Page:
Are you tired of the Nationals yet? I have been since 2012 or so, but if they seem especially thorny this season it’s because the Phillies have already faced them 9 times out of their first 32 games. The Phils are 4-5 in those games but have outscored Washington 47-39 thanks to a joyful 17-3 walloping they put on in April. Let’s all agree to remember that fondly for the rest of the season and pretend the less positive games never happened.
WHAT TO EXPECT
It feels like a bad time to square up against a team Phillies fans hate losing to as much as they hate losing to Washington. Philadelphia is 2-7 in May, while Washington has won 6 of their last 10 games. The storyline has been the Phillies bullpen, which has allowed 21 runs in 35 ⅔ innings to start the month. But starting pitching has been equally if not more unhelpful, pitching to a 6.56 ERA in the same span and tossing only 48 out of the 83 2/3 innings of action the team has seen. That puts undue strain on the bullpen, which either exposes it as a flaw or causes it to become one by fatiguing pitchers used to a lighter workload.
Don’t expect that to get better right away. The Nationals have been baseball’s best team at the plate in 2017, including a .360 wOBA and scoring 27 more runs than any other team. Ryan Zimmerman, Bryce Harper, Daniel Murphy, and Jayson Werth are OPSing 1.103, .973, 1.047, and 1.252, respectively, against the Phillies. The league average OPS in 2017 is .729.
The optimist will point out that the Nationals have actually hit the Phillies worse than any other team they’ve faced this season, slashing .249/.316/.441. If that trend continues, the Phillies could actually pull this series out, as their own offense has been tolerable even during their current cold streak.
Friday, 7:05 p.m., Postponed
Friday night’s game was moved to Sunday as part of a double-header.
Saturday, 7:05 p.m., Nick Pivetta (5.40) vs. Tanner Roark (3.46 ERA)
Fangraphs gives Washington a 63% chance of winning this game (and over 60% odds of winning each game of the series), and the pitching matchup is partly responsible for that. Roark had a tough 2015 but threw to a 2.83 ERA over 210 innings last year. In his 7 starts this year, his peripherals are remarkably similar to what they were over that span of success: his 7.34 K/9, 3.02 BB/9, 0.86 HR/9, and batted ball outcomes have barely changed. In other words, don’t be surprised if the success continues.
Pivetta has less of a track record in the majors and will make just his third career start on Saturday. He’s given up 4 home runs in 10 innings so far, a rate one would hope will be unsustainable. Certainly he’s been a BABIP victim — opponents are hitting .452 on balls in play — so he should get better once those things come back to earth.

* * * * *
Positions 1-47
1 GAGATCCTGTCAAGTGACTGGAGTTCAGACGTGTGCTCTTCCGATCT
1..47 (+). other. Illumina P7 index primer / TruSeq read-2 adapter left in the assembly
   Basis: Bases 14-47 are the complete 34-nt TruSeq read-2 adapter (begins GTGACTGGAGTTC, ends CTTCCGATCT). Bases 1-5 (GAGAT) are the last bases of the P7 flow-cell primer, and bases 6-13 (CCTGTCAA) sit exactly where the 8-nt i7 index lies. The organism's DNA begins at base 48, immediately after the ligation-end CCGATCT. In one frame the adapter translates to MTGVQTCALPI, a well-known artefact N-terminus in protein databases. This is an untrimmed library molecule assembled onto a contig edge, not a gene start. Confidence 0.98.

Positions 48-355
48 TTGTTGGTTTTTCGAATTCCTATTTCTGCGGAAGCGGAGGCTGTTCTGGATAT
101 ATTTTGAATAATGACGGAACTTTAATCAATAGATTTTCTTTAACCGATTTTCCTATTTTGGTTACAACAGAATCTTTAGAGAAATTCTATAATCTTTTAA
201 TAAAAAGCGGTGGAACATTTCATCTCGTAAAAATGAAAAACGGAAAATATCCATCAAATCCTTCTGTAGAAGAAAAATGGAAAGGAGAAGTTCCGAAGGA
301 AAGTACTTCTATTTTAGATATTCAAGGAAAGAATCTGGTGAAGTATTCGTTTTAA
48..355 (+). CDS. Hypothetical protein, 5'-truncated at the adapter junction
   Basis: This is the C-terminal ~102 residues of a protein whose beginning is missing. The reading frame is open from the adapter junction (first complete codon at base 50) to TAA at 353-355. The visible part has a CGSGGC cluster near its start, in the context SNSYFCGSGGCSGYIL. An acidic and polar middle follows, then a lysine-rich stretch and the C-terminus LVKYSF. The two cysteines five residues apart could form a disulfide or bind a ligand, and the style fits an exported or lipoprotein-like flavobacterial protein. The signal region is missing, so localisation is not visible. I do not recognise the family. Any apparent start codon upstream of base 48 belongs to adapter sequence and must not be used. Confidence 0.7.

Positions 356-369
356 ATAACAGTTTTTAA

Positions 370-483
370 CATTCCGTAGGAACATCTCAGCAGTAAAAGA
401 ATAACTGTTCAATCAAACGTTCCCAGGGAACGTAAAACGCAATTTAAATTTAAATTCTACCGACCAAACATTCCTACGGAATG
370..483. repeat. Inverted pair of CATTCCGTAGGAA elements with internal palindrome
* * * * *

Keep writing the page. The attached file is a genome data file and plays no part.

Sunday, 1:35 p.m., Jeremy Hellickson (3:49 ERA) vs. Gio Gonzalez (2.64 ERA)
Hellickson hasn’t gone 5 full innings in his last pair of starts, allowing a total of 9 earned runs in that span. Don’t worry, the more recent of them only came against the same team he’ll be facing on Sunday in the first game of the doubleheader. On the bright side, he also faced the Nationals in one of his best starts of the season, so he is by no means doomed to self-destruct.
Gio Gonzalez, who feels like he’s been around long enough that he should be getting old and leaving me alone, sees his ERA outperforming his FIP for the first time in his career, and by a wide margin: Phillies fans will hope his high 5.01 FIP is more predictive than the daunting 2.64 ERA that will flash on-screen when the game airs. Either way, he’s done remarkably well against the Phillies in his career, including a 1.11 WHIP and 2.66 ERA over 132 innings. Some of that was even when they were good.
Sunday, 7:05 p.m., Vincent Velasquez (5.94 ERA) vs. Max Scherzer (2.59 ERA)
It’s hard to find things to say about either of these pitchers that hasn’t been said a million times. One is a guy no one knows what to expect from, and the other has been one of baseball’s most consistently exceptional pitchers for years. Scherzer is up to his old tricks, striking out over 11 batters per 9 innings, which is probably illegal in some states. He’s inducing less hard contact than he had in his previous time with the Nats. He’s made one start this year that wasn’t a quality start.
Velasquez, to be fair, had a solid start to his last outing (which, of course, was against Washington), but unraveled when he allowed 4 runs in the sixth inning. He started the game by pitching efficiently through the first few innings, which should be the learning opportunity he takes away from that start and tries to reproduce on Sunday.